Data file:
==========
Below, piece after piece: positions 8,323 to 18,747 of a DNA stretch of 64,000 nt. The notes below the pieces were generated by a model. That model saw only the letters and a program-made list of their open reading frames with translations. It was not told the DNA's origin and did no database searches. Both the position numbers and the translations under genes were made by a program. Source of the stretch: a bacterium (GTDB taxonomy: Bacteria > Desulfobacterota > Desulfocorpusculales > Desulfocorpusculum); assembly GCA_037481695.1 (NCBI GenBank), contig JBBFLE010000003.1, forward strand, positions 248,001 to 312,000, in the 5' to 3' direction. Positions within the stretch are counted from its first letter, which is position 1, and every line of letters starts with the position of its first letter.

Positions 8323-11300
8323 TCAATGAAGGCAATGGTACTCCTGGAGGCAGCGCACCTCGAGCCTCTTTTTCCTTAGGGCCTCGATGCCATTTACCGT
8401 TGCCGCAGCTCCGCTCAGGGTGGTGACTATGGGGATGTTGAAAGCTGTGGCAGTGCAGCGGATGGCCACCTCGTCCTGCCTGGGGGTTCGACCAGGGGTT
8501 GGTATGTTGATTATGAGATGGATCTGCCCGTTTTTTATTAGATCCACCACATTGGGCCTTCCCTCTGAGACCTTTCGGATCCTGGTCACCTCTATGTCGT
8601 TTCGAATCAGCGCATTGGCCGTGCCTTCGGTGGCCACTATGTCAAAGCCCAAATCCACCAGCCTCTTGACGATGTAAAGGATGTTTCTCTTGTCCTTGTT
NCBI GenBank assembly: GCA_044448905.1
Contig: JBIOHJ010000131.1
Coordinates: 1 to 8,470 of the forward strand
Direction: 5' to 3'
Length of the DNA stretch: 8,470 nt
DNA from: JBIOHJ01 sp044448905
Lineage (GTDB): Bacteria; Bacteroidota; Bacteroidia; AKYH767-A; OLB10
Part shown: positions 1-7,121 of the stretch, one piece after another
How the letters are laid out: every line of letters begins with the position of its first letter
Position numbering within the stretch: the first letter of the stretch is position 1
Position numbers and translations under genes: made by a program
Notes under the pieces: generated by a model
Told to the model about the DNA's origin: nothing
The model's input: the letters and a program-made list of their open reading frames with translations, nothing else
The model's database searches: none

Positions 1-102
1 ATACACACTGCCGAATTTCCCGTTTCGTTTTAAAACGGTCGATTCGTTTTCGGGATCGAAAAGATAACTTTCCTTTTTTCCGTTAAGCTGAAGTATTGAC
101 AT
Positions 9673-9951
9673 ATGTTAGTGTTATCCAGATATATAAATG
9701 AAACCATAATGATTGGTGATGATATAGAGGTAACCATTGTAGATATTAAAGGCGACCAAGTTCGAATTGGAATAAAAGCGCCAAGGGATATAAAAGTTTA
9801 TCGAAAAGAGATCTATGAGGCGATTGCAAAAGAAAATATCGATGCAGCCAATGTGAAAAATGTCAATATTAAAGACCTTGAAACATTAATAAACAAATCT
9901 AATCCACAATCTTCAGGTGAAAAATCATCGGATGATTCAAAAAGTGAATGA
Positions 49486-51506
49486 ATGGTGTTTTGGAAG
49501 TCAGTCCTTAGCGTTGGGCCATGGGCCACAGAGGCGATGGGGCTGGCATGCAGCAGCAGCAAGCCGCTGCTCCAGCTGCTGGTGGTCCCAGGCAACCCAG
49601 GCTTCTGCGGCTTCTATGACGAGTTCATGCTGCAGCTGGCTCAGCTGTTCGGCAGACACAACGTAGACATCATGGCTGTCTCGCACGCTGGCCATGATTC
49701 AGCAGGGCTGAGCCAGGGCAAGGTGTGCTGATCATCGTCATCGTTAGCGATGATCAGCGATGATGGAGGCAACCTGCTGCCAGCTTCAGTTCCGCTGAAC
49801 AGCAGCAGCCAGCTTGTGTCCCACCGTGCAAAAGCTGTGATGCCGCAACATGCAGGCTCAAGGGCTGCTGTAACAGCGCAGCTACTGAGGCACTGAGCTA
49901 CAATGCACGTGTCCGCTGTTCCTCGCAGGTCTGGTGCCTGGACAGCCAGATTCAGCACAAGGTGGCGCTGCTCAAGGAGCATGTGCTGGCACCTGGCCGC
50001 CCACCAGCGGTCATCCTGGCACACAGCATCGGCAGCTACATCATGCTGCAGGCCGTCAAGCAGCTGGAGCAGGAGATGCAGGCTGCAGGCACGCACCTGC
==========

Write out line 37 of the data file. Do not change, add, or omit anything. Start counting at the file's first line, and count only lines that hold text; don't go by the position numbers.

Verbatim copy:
50001 CCACCAGCGGTCATCCTGGCACACAGCATCGGCAGCTACATCATGCTGCAGGCCGTCAAGCAGCTGGAGCAGGAGATGCAGGCTGCAGGCACGCACCTGC